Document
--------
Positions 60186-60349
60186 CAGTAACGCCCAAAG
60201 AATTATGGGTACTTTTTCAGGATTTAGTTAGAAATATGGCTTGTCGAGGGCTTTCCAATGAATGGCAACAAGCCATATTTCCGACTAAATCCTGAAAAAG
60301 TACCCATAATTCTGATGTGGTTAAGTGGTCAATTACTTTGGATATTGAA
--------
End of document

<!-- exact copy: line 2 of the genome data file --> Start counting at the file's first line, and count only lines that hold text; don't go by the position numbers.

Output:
60186 CAGTAACGCCCAAAG